When I started writing the Miri Attwater books, I wasn’t planning on doing any research. They were fantasy, after all. I could make up anything I wanted. But when I started writing the underwater scenes, they felt flat and dim. They didn’t have the vividness I remembered from my snorkeling trips. It seemed like a great excuse to do some research! So I started watching movies about ocean life.
One of the things that delighted me in the underwater footage were fish cleaning stations, places on reefs where fish would gather to clean and be cleaned.
In the video below, a tiny striped wrasse cleans a much bigger fish. It’s amazing how it will go inside the bigger fish’s mouth and not get eaten! Watch for the tail of one of the wrasse poking periodically out of the mouth of the bigger fish. Cleaner fish will even do this for fish that are predators of other fish.
Fish cleaning fish, fish cleaning sharks, fish cleaning rays, shrimp cleaning fish, and fish cleaning turtles. In this video, fish clean algae off the back of a turtle. Surgeonfish, also often called tangs, are one of the types of fish that do this type of cleaning.
Fish cleaning stations are many and varied, and at each cleaning station different protocols have developed. At one turtle cleaning station I saw in a video, the turtles signal their desire to be cleaned by swimming on their heads! And shrimp have even cleaned the teeth and fingers of willing scuba divers.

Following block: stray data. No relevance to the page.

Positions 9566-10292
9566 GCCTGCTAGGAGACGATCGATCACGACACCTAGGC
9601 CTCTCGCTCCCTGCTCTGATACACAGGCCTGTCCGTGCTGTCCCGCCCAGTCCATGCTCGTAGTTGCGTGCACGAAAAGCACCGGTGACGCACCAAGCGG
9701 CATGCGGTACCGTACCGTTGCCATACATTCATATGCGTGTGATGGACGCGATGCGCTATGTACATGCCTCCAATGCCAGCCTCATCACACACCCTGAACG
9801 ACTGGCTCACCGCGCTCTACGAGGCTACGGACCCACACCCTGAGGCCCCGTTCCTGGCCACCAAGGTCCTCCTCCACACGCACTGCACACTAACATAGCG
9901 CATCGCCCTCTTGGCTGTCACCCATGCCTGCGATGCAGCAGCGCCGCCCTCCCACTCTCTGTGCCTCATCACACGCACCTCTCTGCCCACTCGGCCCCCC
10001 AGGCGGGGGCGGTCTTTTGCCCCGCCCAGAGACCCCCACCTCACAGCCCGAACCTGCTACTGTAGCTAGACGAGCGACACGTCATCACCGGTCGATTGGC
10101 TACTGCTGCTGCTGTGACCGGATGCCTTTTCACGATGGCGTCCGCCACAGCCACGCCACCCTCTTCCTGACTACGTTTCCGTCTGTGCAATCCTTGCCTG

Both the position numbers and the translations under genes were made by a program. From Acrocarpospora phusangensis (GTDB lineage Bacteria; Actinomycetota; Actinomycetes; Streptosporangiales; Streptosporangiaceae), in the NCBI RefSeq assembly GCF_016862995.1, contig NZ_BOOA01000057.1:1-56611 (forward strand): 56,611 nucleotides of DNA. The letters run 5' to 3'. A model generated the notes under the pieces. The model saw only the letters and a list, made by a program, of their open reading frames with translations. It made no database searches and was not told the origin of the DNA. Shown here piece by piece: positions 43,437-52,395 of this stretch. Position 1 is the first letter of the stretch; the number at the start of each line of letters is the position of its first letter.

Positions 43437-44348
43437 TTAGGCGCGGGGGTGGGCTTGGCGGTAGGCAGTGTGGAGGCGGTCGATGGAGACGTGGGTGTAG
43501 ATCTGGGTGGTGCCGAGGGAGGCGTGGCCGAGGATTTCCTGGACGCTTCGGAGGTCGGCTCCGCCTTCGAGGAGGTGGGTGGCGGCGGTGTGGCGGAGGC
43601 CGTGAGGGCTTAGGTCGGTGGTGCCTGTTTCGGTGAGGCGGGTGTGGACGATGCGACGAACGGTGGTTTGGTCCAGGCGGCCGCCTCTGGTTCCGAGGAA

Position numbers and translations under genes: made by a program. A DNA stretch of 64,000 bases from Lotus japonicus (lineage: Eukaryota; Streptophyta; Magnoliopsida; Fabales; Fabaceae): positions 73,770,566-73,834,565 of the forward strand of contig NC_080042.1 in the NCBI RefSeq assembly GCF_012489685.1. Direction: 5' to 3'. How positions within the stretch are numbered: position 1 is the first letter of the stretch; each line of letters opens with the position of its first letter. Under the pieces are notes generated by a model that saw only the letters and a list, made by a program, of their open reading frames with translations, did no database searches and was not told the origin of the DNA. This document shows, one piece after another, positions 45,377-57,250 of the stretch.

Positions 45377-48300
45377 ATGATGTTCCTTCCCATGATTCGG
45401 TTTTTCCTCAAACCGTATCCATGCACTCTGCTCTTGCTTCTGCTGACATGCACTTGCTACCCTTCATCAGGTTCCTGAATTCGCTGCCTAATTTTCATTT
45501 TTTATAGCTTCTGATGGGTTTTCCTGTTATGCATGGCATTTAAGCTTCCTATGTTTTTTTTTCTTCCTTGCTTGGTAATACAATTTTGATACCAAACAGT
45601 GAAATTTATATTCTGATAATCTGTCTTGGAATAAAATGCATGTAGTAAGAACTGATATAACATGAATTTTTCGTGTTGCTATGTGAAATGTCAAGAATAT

The idea for the scene where Miri and Fisk let fish eat algae off of them came from these fish cleaning stations. But when I started looking for videos to show in for this post, I realized I’d made a slight mistake in that scene. I’ll talk about it in next week’s post: Cleaner Fish – more than you thought you wanted to know. (Link won’t be live until post is published.)
Want to learn more?
Check out my post on Do Fish Really Come in That Color?
Read more about the yellow tang at iNaturalist.org.
Read more about the goldring surgeonfish on iNaturalist.org.
Cleaner Fish wear Uniforms on NationalGeographic.com is also about wrasses.
Not to leave out the sharks and rays, check out Sharks and Rays gather in fish cleaning stations on Discovery.com.